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Aquarium Manual
Reverse Osmosis Filtering

Get rid of Pollutants and Toxic Chemicals Using a Reverse Osmosis Filter

Tap water and well water are filled with all sorts of materials which are toxic to humans and to aquarium fish. ie: lead, mercury, arsenic, chromium, pesticides, herbicides, industrial pollutants, gasoline, and many, many more as well as phosphates and nitrates which fuel algae growth.

Distilled water or natural spring water at your supermarket may also contain copper and lead or various minerals which are toxic to fish. They also cost from $.50 to $1.00 per gallon.

Reverse Osmosis water filters utilize a membrane, under pressure, which forces water to leave its pollutants on one side of the membrane and produces water free of dissolved solids on the other side. The type of membrane determines how much toxic material is filtered out. Cellulose Tri-Acetate (CTA) membranes have a removal rate of 88-94%, Thin Film Composite (TFC) membranes remove between 94-98% of dissolved solids, and Hi-S Membranes have higher removal rates, between 97.5-99%, and are especially adept at removing silicates.

Lower pH Using a Reverse Osmosis Filter

Some areas of the country such as where I live in Austin, Texas, the water is very hard (pH of 8.5 to 10). It contains huge amounts of limestone which buffers against lowering the pH by "absorbing" the acid content of the water and allowing the pH to rise. Reverse Osmosis is a very effective way to take the calcium carbonate out of the water to get the pH down.

It's hard enough to get rid of phosphates, nitrates, silicates, and other algae nutrients. It's even worse to add them to the tank when you do a water change because your source water already contains them. If your water source is high in algae-producing excess nutrients, it won't matter how many water changes you do to get rid of them and the algae they foster. Reverse Osmosis is a highly effective way to remove those nutrients BEFORE you put them into your aquarium.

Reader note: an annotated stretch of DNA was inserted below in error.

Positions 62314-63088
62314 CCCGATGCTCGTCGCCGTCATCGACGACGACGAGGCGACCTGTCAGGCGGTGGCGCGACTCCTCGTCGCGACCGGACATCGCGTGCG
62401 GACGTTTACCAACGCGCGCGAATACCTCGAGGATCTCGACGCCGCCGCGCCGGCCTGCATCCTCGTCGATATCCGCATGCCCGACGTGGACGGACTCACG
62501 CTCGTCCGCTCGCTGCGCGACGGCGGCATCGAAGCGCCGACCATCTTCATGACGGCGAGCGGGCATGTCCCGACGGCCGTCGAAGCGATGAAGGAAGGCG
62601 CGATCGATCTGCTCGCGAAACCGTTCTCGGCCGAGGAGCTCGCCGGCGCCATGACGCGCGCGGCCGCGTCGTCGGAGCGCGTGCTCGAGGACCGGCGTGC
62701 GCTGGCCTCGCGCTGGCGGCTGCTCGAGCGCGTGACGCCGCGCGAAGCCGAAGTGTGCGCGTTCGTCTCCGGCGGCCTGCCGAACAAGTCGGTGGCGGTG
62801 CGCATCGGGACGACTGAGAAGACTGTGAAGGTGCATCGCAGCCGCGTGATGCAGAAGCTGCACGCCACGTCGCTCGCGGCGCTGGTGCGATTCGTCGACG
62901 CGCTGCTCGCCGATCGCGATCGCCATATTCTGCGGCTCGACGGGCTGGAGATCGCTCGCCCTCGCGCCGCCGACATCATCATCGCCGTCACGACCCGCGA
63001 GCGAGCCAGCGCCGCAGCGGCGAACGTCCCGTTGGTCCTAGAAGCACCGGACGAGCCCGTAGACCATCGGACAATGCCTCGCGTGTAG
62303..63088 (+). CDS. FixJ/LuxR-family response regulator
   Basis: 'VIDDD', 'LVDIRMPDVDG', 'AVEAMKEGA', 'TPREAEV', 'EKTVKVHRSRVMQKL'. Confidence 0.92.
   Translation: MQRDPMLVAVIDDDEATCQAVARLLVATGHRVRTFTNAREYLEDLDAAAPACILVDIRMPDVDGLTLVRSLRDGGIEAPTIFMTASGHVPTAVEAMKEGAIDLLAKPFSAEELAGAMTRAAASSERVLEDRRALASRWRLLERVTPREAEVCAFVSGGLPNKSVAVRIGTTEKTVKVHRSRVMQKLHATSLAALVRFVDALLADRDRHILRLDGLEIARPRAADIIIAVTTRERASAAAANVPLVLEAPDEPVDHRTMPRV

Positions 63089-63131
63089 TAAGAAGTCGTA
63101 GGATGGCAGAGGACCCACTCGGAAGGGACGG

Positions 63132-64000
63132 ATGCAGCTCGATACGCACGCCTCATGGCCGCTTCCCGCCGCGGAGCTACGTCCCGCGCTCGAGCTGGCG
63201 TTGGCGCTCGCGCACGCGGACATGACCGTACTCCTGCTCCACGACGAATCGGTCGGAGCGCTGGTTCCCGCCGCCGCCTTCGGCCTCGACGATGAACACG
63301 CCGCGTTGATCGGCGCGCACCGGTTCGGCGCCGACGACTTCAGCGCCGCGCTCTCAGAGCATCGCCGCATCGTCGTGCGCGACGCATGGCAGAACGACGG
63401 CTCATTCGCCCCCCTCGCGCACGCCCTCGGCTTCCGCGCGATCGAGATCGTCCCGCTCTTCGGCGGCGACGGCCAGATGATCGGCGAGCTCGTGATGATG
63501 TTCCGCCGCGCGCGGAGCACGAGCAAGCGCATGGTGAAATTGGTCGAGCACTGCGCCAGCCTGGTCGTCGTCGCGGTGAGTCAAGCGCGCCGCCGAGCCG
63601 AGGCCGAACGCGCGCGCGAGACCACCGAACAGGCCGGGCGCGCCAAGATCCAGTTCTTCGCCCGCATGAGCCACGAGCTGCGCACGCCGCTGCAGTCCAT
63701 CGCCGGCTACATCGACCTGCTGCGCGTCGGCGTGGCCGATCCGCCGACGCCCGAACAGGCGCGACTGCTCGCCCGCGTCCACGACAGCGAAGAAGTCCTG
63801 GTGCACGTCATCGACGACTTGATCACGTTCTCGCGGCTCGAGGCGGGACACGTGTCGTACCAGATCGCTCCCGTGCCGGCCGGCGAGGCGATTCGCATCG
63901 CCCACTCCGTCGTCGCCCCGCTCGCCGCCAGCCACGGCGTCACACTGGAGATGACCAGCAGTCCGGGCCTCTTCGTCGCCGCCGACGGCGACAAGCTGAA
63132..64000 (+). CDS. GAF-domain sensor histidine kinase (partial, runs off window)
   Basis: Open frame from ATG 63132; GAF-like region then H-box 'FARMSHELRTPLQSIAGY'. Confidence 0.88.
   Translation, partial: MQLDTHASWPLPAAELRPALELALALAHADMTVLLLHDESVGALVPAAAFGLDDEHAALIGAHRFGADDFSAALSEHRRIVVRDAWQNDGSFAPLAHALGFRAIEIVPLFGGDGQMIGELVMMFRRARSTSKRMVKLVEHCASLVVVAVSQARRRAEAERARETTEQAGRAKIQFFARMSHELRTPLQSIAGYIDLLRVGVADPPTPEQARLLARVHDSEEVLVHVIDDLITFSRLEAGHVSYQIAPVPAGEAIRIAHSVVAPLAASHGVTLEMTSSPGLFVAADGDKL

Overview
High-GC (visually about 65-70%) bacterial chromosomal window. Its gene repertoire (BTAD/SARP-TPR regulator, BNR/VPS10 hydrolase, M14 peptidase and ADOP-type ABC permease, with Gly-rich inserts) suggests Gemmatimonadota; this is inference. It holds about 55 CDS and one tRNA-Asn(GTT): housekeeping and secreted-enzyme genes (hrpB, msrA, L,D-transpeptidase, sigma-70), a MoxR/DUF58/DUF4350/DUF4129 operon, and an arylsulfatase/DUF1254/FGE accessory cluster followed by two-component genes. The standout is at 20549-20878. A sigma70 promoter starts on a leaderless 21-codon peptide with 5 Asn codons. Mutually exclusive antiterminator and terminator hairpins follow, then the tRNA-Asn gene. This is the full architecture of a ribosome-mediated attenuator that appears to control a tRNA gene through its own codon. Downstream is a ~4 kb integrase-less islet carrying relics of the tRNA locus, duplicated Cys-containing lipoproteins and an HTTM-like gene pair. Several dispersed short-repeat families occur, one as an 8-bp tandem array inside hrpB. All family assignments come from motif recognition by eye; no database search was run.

Although there is some water waste in this process, for most areas of the country, R/O is the only reasonable alternative to using expensive or polluted water. They will produce water for about $.005 per gallon and the membranes will last for 5,000 to 10,000 gallons of product water if properly cared for. That usually equates to years.

The Bad News

Of course, there is a little maintenance involved with a Reverse Osmosis Filter. The system must be flushed on a regular basis. Carbon and sediment filters should be changed about every 6 mos. Make sure that the water coming into the unit is not hot, as that can severely damage the membrane. About 70° - 77° is optimal. Water pressure should be about 65 Lbs psi.

Copper is highly toxic to invertebrates. Lead, is of course, toxic to everyone. Other pollutants can be damaging in myriad ways. However, the reverse osmosis removal of all those pollutants also removes the "good" minerals from the water. For this reason, you must add back the trace elements and essential minerals your tank inhabitants need to remain healthy. Most marine salt mixes already contain the necessary minerals. However, freshwater tanks will need to be "re-mineralized" to achieve the required pH and equilibrium.

Reverse Osmosis units are less expensive and require less frequent maintenance than DEION units which use catiion and anion exchange resin filters.